We are neighbours, as Ms Petrova-Mitevska rightly mentioned, and we have much common history, which means that we have many common goals. We are already trying to achieve economic co-operation, and there is much common ground between two neighbouring countries on sharing a common perspective that will improve our relations and our economic interrelationship.

At certain times, it has been insinuated that there is a national minority of Macedonians in Bulgaria. The fact of minorities and the condition of minorities are acknowledged in the constitution of Bulgaria. What we do not have is a legal terminology to cover national minorities. In the 2001 census, which was extremely thorough, some 5 071 citizens defined themselves as Bulgarians of Macedonian origin or as Macedonians, and more than 3 000 said that Macedonian was their mother tongue. I mention those figures simply to point out that we have the very best understanding of that situation. More visits by Macedonian authorities to my country and vice versa, as well as joint diplomatic efforts by our administrations, will help to foster good relations. That will also help to consolidate South-eastern Europe into a normal European area, rather than a geographical entity that has, sometimes unfairly, been branded a conflict zone.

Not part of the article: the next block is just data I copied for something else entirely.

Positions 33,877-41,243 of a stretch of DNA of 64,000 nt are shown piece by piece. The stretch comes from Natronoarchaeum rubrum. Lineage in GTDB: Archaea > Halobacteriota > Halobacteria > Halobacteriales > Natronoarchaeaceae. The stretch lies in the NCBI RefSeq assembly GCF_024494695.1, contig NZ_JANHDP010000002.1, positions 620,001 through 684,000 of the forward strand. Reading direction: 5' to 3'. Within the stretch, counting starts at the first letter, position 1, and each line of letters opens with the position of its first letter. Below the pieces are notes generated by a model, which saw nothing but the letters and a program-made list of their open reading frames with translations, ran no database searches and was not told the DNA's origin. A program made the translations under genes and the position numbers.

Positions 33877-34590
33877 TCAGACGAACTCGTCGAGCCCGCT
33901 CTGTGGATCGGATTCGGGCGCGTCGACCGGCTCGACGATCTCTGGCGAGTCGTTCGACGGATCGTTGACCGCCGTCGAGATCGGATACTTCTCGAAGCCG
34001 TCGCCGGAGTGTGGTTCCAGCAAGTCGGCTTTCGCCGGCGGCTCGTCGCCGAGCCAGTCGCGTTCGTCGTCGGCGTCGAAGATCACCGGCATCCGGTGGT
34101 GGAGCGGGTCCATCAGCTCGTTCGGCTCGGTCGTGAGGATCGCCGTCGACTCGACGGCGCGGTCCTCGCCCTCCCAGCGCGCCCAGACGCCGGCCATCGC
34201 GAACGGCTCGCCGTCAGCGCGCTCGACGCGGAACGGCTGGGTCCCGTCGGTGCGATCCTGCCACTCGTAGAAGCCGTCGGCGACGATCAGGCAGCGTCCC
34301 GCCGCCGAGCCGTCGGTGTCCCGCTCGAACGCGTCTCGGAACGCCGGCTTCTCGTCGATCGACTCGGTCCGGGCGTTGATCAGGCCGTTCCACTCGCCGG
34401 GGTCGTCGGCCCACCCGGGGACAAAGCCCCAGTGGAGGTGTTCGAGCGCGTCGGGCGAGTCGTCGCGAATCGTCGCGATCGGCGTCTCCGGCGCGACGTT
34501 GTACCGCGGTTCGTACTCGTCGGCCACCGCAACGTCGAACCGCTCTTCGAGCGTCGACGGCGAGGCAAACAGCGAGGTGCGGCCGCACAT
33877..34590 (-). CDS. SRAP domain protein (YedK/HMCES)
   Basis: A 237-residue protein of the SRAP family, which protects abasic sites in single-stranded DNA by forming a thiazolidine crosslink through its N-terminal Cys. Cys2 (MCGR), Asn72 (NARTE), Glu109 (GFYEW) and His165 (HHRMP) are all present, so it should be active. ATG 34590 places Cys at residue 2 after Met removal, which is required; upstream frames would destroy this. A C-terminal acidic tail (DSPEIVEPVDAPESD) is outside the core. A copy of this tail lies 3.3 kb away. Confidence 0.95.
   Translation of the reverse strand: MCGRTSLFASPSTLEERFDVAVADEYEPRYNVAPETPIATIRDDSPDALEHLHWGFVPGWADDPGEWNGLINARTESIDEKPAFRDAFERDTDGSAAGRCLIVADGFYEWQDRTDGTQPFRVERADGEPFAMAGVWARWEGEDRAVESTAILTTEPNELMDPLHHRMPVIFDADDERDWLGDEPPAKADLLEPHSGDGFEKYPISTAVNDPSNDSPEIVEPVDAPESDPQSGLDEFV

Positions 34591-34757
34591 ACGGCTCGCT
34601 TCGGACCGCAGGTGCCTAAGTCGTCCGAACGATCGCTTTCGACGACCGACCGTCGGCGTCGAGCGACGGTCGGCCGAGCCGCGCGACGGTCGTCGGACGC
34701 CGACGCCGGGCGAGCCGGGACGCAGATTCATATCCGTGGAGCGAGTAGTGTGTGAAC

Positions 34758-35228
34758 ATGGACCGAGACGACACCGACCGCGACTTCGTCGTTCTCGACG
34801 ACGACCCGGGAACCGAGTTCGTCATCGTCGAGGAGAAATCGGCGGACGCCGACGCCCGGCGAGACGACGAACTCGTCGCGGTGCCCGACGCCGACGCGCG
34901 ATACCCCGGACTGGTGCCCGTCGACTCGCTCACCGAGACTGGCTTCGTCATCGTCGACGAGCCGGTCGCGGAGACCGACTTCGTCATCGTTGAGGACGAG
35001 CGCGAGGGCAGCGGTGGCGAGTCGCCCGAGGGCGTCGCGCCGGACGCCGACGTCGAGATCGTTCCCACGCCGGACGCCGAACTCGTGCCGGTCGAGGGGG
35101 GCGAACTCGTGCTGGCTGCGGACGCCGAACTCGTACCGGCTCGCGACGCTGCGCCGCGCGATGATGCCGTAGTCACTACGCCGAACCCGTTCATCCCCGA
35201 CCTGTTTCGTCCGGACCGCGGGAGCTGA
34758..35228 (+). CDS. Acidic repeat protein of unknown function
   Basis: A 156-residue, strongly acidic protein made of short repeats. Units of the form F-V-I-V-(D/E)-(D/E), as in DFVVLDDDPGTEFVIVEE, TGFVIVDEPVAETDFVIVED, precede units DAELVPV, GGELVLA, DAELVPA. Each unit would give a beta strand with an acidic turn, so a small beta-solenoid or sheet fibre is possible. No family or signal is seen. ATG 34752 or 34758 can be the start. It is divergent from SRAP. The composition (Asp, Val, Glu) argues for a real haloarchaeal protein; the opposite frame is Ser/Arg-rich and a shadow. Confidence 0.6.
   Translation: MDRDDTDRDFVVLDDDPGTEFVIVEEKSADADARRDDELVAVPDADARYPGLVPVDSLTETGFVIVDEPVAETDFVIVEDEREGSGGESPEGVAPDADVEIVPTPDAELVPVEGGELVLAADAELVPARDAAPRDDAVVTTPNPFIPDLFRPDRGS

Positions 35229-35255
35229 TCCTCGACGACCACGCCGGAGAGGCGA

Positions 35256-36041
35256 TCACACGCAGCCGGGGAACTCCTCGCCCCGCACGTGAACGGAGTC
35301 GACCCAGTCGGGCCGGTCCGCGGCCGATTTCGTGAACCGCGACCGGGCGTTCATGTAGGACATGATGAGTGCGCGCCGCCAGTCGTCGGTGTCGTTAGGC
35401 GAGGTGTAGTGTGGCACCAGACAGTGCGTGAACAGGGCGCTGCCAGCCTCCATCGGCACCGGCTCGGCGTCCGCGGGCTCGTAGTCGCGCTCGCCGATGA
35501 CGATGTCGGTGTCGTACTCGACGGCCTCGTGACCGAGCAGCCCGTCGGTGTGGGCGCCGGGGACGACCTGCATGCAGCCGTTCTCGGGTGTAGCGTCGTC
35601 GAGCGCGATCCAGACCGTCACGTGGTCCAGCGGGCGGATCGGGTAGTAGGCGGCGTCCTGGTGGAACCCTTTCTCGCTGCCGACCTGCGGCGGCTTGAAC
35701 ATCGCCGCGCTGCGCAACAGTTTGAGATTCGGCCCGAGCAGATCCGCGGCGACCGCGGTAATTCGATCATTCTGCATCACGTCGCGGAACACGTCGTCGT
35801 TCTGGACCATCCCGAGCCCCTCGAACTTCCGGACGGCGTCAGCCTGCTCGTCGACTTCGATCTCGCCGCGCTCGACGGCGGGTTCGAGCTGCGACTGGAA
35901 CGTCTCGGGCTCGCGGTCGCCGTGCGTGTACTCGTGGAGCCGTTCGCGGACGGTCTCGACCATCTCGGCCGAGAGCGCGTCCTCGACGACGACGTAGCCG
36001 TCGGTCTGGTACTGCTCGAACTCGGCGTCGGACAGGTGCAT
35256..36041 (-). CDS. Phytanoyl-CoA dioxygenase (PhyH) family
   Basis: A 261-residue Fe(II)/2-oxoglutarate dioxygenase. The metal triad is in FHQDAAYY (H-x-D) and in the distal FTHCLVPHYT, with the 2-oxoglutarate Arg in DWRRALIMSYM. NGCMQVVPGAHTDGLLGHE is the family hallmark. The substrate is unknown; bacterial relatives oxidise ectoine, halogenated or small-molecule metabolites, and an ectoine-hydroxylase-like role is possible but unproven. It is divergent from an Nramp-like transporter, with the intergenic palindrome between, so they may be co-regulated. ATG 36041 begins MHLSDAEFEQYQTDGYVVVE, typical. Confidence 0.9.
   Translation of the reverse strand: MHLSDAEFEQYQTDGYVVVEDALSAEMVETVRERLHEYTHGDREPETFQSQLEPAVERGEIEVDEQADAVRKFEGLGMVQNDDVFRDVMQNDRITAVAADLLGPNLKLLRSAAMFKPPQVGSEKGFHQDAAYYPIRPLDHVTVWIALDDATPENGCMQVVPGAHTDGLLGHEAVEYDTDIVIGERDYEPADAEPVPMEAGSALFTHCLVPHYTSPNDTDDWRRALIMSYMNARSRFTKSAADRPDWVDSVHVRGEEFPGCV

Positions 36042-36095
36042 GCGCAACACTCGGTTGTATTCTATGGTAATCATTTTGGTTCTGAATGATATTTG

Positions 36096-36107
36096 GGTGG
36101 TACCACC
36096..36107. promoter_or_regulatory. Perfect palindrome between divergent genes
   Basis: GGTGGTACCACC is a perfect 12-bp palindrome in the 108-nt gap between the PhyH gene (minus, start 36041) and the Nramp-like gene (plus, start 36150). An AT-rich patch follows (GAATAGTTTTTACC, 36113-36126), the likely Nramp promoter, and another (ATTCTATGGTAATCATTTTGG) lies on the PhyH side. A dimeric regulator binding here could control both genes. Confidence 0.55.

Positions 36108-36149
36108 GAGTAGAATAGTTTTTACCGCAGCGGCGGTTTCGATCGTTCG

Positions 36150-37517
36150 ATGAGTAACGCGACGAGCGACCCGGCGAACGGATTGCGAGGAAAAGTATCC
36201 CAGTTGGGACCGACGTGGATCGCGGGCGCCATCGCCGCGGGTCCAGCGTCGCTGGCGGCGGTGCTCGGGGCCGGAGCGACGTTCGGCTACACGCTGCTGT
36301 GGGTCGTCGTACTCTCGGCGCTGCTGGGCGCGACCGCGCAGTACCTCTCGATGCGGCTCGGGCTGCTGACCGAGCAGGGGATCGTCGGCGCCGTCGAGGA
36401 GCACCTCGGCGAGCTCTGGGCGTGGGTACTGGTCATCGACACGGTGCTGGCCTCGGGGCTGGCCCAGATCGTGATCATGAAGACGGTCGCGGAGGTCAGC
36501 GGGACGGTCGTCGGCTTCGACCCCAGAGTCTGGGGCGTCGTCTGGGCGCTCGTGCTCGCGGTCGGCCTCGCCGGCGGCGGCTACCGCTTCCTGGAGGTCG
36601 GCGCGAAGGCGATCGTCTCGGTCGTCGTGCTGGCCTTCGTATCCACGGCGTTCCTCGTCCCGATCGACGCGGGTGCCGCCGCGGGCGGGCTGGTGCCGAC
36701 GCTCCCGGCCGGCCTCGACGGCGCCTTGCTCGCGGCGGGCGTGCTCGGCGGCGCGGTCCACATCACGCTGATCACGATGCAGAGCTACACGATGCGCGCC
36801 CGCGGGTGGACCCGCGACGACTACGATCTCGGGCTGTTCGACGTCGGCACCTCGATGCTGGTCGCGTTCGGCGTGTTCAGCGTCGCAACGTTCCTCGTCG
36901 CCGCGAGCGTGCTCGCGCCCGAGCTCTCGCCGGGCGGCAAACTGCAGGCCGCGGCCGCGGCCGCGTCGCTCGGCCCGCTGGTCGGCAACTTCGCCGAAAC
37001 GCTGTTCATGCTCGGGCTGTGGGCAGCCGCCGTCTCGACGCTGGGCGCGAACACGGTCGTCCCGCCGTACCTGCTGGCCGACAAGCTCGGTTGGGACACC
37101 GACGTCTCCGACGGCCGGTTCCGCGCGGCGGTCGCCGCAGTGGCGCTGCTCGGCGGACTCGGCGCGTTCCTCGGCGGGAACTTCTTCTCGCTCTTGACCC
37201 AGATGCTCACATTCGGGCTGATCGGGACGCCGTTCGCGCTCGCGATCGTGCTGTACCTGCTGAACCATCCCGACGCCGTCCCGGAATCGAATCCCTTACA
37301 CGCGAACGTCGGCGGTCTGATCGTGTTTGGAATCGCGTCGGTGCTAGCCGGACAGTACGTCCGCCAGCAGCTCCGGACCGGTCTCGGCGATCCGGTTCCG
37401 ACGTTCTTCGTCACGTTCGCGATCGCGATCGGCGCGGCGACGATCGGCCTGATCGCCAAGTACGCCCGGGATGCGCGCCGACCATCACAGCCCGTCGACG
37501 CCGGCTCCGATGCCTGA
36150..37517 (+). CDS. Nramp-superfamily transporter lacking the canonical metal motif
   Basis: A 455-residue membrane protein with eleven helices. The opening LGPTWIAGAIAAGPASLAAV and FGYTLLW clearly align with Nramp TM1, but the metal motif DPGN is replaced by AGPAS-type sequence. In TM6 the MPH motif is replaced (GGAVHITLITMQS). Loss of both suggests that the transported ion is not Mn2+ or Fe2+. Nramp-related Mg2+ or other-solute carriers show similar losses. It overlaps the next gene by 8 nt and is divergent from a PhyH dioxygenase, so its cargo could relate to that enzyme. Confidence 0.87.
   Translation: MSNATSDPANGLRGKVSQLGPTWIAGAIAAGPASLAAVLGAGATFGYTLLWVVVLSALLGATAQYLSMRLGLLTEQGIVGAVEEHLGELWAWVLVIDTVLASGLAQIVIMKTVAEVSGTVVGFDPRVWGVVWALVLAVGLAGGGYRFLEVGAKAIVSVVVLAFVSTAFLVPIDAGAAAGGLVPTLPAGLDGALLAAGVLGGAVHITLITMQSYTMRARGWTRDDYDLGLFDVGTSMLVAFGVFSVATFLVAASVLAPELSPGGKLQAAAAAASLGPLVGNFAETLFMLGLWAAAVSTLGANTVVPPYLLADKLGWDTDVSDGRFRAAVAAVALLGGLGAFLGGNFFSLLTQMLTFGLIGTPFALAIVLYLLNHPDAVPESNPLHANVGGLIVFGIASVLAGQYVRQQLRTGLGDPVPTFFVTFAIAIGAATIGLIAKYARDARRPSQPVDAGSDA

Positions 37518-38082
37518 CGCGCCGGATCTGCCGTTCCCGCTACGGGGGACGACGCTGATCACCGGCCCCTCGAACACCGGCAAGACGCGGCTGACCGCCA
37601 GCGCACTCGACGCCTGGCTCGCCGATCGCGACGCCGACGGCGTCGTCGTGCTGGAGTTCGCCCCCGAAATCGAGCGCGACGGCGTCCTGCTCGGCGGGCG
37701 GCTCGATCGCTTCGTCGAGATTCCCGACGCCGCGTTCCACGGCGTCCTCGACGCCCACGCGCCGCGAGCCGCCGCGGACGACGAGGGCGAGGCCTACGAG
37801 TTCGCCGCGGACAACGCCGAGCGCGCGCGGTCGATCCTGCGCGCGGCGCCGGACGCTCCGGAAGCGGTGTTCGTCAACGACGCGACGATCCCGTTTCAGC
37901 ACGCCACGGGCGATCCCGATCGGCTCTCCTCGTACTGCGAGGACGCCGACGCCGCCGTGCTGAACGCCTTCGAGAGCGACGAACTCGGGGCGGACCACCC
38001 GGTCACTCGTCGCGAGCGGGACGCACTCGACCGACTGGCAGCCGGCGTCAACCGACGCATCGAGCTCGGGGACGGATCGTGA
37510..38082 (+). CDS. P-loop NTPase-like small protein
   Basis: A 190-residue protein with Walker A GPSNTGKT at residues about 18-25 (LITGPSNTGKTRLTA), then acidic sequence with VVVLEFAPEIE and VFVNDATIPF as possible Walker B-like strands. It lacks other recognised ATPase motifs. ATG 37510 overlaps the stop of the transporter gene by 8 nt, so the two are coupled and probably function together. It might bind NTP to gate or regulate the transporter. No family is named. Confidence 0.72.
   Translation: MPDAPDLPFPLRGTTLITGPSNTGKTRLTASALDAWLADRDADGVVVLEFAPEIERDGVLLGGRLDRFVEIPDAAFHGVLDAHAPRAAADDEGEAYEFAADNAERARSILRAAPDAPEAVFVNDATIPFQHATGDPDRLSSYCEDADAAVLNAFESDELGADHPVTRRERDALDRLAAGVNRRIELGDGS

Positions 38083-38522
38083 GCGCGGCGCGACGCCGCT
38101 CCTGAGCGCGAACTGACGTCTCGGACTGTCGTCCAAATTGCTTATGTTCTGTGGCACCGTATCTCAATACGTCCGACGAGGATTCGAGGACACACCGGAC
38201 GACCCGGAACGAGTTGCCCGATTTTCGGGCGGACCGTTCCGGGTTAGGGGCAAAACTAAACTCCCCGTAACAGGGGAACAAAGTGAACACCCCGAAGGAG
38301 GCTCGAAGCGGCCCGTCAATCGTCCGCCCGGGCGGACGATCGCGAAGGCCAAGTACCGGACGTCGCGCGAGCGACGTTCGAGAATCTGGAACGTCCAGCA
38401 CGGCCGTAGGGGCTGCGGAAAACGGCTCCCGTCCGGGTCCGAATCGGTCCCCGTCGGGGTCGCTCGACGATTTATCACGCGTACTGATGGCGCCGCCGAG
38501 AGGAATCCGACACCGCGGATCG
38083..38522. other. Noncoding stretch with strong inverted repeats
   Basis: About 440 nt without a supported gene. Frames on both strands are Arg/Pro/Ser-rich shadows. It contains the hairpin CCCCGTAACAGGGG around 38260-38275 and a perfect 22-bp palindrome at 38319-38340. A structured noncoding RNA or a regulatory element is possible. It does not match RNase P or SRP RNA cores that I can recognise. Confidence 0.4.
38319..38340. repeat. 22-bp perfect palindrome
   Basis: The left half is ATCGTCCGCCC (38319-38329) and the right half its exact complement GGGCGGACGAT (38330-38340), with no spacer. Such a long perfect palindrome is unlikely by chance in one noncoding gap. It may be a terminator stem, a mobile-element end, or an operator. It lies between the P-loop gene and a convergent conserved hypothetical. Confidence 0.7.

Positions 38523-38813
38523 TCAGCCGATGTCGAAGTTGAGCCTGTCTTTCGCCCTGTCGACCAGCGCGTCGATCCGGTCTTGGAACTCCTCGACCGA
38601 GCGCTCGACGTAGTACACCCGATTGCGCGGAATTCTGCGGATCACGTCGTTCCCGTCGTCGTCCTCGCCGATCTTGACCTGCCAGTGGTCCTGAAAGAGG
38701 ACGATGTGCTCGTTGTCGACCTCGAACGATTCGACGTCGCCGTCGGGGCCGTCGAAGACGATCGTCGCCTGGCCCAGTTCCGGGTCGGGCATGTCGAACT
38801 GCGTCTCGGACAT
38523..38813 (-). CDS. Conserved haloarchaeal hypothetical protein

Mr AGRAMUNT (Spain) (interpretation)

asked Mr Saxe-Coburg Gotha what Bulgaria was doing to address the problem of corruption.

Mr Saxe-Coburg Gotha, Prime Minister of Bulgaria (interpretation)

said that Bulgaria was addressing this problem not only at national level but at institutional level. In the transitional years, there had been a period that had enabled corruption to take root. Bulgaria was reducing its high numbers of bureaucratic processes; however, it would be wrong to say that corruption had completely taken over the country.

Mr SFYRIOU (Greece) (translation)

Prime Minister, during its January part-session, our Assembly took a clear stance in favour of the peaceful application of United Nations Security Council Resolution 1441 on the Iraq crisis. Could you clarify the very prominent position you adopted in favour of the Anglo-American military operations?

Mr Saxe-Coburg Gotha, Prime Minister of Bulgaria (translation)

I believe there is to be a debate here today on this very subject. Consequently, anything I might say could not be more interesting than what will be said during that discussion.

To return to what I was saying earlier, I should like to point out that as a non-permanent member of the Security Council Bulgaria worked extremely hard to avert war. We worked right up to the last moment, so much so that we backed Mr Blair’s last attempt, with the six points leading to a second resolution, as the last hope and in order to exert further pressure on the Iraqi regime to try to avoid the worst.